“Open the hand of thought”
– Kosho Uchiyama Roshi
Why is it that we never seem to be satisfied?
Satisfaction - if we could just get that perfect job, or that perfect mate, or live in that perfect house, everything would be alright. Or so we think.
If we could just get our co-worker to cooperate, life would be good. If we could just get out of this traffic jam, things would be fine. If we could just break ourselves of that one really bad habit, we’d be OK. Or so we think.
If we could just stop the spinning mind for one minute, put the mental tape loops on pause, if we could just get away from it all, we’d have a chance to regain our sanity. Or so we think.
All these complaints about our life have something in common. I call it the Clutching Mind. A deep, usually hidden part of the mind is gripping something, almost like a fist.
Uchiyama Roshi, an eminent Zen master of the late 20th century, had a wonderful metaphor for freedom of mind. He called it “Opening the Hand of Thought”. This is the Clutching Mind releasing its object of desire or anger, thereby freeing itself.
How can this help us? Sometimes we can get so involved in a story running through our mind that it almost feels like we’re being controlled by some external force. We can get worked up to the point that our pulse quickens and our skin flushes. However, even though it feels as though something is controlling our mind, the truth is that we’ve caught ourself because our mind’s hand has gripped our desire so rigidly that we feel chained. We simply need to open that hand of thought and release our grip; immediately we find ourselves free.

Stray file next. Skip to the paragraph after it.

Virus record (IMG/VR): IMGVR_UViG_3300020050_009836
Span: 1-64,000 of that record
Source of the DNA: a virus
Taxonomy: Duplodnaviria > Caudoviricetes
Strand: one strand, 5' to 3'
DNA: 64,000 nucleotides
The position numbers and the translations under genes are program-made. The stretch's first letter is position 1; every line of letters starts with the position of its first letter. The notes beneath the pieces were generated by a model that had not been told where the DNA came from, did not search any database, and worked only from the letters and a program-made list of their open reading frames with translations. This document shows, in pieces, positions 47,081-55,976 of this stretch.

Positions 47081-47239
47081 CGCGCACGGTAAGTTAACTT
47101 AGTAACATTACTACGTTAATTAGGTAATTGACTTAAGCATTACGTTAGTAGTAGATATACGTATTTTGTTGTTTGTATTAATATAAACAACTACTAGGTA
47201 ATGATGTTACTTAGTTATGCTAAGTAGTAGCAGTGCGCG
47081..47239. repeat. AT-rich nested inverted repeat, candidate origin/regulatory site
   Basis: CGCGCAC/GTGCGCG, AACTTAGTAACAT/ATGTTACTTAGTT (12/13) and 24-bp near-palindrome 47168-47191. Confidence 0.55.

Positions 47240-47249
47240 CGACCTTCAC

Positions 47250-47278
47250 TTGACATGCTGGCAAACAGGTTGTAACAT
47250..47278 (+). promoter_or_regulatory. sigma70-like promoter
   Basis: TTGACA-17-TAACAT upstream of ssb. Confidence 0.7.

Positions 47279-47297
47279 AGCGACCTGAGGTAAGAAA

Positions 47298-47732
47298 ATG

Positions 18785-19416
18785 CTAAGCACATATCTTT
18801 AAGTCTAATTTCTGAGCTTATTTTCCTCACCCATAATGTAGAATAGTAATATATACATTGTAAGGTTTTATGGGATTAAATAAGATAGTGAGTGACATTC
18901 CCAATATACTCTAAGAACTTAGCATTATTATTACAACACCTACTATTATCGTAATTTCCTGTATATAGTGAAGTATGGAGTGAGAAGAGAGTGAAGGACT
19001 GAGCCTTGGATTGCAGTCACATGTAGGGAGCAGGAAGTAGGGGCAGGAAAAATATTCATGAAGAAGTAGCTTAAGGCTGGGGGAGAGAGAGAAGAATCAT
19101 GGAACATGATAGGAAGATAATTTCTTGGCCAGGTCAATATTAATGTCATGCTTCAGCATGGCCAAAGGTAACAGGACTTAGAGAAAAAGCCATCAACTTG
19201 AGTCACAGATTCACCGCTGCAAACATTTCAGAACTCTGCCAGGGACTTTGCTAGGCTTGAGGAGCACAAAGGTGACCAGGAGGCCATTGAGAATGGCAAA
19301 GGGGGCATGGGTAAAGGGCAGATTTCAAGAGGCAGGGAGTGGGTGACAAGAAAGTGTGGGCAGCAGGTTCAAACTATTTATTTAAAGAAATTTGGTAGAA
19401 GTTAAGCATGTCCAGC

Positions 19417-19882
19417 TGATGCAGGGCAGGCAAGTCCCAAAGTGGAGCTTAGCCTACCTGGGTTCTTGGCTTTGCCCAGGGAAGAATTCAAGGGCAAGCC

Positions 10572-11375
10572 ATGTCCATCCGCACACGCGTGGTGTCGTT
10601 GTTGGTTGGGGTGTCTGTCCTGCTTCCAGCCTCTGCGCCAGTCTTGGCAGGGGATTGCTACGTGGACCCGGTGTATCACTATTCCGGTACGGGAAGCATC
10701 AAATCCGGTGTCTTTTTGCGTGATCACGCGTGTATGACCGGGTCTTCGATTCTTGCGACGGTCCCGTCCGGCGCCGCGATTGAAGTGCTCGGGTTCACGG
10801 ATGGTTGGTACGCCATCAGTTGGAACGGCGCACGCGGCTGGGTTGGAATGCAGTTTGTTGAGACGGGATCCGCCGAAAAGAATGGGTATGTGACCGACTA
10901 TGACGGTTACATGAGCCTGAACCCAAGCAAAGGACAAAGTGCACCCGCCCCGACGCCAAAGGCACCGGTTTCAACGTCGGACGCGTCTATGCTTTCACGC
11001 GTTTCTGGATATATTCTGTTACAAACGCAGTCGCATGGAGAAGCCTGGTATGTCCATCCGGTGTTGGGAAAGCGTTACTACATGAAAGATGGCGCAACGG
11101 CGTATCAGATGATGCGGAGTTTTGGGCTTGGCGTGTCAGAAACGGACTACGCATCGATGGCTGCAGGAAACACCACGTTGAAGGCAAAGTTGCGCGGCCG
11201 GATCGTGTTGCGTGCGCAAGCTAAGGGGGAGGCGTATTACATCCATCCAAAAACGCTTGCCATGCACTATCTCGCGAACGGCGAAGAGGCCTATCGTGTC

During World War II my father was in the U.S. Marines, stationed in the South Pacific. When I was growing up, he used to tell me how he caught a monkey while he was there. He hollowed out a coconut and left a hole in it just big enough for a monkey to put a hand in. My father then put some rice in the coconut, chained it to a tree, and waited. Soon, one of the monkeys that had been watching the whole time was overcome by curiosity, jumped out of the tree and walked over to investigate. He smelled the rice, so he put his hand in to get some. Once he had a handful he tried to pull his hand out, but the hole was too small – his full fist was too big to go through the hole. Then my father calmly walked up and caught the monkey, who kept struggling to get free but couldn’t because he wouldn’t let go of the rice. All he had to do was open his fist and let go, pull out his hand and run away. But he wouldn’t give up his prize, and because of that, lost his freedom.
Whenever we’re anxious, what do we want? Whenever we’re angry, what do we want to push away? At those times we’re clutching some image or outcome in our mind. Look clearly at it and see what it is. When you do this, sometimes you realize it simply isn’t worth clinging to, so you spontaneously open the hand of thought and let it go. At other times you may find it a worthy goal; what then? Open the hand of thought! If it truly is worthy, it will still be apparent after you let go. And, after the mind has settled, you will see the matter more clearly and then be better able to deal with it.
When that hand of thought is open and completely empty, what is it now filled with?